Show some examples of the use of metaphor in A Christmas Carol

Expert Answers

An illustration of the letter 'A' in a speech bubbles

The title of this Dickens' novel defies its contents as the wording, A Christmas Carol, invites the reader to indulge him(her)self in the Christmas spirit - or so it is to be believed. Metaphor is therefore used to great effect to reveal teh cold-heartedness of Scrooge in the bitterly cold winter conditions.

There can be no misunderstanding of Scrooge's character when he suggests that "every idiot who goes about with 'Merry Christmas' on his lips"should be "buried with a stake of holly through his heart." If this metaphor about his feelings toward Christmas do not chill a person's veins then nothing will!

The image created by Marley's chains dragging on the floor creates a dark picture and Marley's warning is far-reaching as he tries to warn Scrooge of what will become of him if he doesn't change. Marley is destined to

wander the earth, walking among humanity as he never did in life

and "the chain I forged in life" is destined to remain with him as a burden to show lost opportunities during his lifetime when he could have helped the less fortunate.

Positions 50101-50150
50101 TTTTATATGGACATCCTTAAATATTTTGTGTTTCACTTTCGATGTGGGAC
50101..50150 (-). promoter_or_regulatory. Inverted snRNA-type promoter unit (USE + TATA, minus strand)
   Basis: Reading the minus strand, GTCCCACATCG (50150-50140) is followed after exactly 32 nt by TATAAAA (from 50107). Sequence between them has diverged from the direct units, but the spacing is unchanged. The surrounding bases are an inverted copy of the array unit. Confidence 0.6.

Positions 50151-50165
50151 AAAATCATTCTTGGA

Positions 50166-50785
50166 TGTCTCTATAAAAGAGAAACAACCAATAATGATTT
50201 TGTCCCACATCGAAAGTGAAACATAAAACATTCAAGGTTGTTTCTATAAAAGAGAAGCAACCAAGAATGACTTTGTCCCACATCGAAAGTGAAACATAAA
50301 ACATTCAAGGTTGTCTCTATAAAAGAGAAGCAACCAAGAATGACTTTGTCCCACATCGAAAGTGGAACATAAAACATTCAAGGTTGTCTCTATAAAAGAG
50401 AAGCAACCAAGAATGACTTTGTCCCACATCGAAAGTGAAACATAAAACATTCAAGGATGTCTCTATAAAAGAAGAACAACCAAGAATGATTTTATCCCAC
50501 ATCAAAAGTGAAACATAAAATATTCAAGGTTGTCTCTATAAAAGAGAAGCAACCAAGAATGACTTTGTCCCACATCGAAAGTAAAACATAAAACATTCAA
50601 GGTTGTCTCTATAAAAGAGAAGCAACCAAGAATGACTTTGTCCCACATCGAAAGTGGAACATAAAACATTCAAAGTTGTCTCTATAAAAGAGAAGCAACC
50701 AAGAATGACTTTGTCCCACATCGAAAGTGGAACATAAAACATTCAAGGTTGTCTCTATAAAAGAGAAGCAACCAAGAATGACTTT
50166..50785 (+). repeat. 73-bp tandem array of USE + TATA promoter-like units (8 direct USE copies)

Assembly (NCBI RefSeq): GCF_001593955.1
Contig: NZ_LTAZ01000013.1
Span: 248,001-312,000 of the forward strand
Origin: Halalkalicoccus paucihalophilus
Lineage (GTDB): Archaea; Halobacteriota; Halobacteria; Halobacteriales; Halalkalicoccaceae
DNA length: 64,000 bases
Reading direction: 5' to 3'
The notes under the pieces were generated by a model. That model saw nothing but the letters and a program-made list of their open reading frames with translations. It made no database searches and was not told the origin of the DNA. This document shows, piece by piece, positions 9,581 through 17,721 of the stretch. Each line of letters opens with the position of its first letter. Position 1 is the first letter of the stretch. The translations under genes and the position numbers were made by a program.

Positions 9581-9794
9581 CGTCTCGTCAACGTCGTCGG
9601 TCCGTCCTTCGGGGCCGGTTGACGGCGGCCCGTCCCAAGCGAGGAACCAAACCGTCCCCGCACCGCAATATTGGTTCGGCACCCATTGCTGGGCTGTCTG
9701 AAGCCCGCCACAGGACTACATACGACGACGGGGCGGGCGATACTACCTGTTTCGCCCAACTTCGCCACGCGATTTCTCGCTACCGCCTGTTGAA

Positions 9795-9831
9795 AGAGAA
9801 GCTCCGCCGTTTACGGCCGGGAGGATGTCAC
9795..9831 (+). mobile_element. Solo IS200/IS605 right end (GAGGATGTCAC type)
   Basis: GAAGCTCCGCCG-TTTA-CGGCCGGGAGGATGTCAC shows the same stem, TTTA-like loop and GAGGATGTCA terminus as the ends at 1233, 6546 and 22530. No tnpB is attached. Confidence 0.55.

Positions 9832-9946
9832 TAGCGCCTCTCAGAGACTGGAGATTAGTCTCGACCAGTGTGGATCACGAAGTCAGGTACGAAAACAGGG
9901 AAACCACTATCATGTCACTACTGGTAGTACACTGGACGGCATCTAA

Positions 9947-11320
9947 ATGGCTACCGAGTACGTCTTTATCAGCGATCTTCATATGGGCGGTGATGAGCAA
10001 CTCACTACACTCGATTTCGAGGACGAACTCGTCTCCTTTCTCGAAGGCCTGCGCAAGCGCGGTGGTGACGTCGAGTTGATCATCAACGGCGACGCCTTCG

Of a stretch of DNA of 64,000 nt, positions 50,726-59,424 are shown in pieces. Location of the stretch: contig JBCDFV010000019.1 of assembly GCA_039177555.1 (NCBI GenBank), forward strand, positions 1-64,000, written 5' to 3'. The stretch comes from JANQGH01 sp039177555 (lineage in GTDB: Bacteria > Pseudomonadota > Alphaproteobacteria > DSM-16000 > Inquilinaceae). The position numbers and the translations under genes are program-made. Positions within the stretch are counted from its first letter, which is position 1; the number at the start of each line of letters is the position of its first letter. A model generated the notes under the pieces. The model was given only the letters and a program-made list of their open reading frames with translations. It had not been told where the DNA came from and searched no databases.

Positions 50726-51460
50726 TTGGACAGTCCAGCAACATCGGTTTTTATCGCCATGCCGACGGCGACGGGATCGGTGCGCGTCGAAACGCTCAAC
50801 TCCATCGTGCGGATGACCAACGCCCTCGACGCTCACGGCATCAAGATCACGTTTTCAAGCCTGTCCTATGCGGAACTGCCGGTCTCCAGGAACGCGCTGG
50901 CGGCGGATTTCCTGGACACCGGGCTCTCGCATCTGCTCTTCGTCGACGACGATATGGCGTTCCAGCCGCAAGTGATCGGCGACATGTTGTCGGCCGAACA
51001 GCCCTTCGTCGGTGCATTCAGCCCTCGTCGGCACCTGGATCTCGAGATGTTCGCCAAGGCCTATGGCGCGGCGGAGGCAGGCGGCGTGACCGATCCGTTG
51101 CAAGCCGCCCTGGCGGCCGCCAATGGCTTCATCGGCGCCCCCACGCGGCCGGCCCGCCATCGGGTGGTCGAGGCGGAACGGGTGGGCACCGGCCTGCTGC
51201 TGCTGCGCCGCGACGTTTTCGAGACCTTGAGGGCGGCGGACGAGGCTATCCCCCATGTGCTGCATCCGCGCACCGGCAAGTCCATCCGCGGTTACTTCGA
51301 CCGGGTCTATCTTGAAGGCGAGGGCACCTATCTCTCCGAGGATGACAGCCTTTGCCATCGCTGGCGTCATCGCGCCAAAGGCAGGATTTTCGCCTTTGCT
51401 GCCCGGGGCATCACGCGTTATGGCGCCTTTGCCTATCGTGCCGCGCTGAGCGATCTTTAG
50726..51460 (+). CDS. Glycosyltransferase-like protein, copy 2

When visited by the Ghost of Christmas Present, Scrooge's own words  "Are there no workhouses?"are repeated to show how unnecessary and cruel he is. To name the two children from this image "Ignorance and Want" must surely bring the message home.  

Scrooge is able to change from a misreable person with no appreciation of his own good fortune:"darkness was cheap, and Scrooge liked it" to a worthy citizen who will use his wealth to benefit others. From being perpetually mean and not even treating Christmas Day any differently- "  he didn't thaw it one degree at Christmas" - he has been given a second chance to make things right. The use of the extended metaphor in Stave I (from: " a frosty rime..."makes his transformation all the more poignant.


Approved by eNotes Editorial Team

We’ll help your grades soar

Start your 48-hour free trial and unlock all the summaries, Q&A, and analyses you need to get better grades now.

  • 30,000+ book summaries
  • 20% study tools discount
  • Ad-free content
  • PDF downloads
  • 300,000+ answers
  • 5-star customer support
Start your 48-Hour Free Trial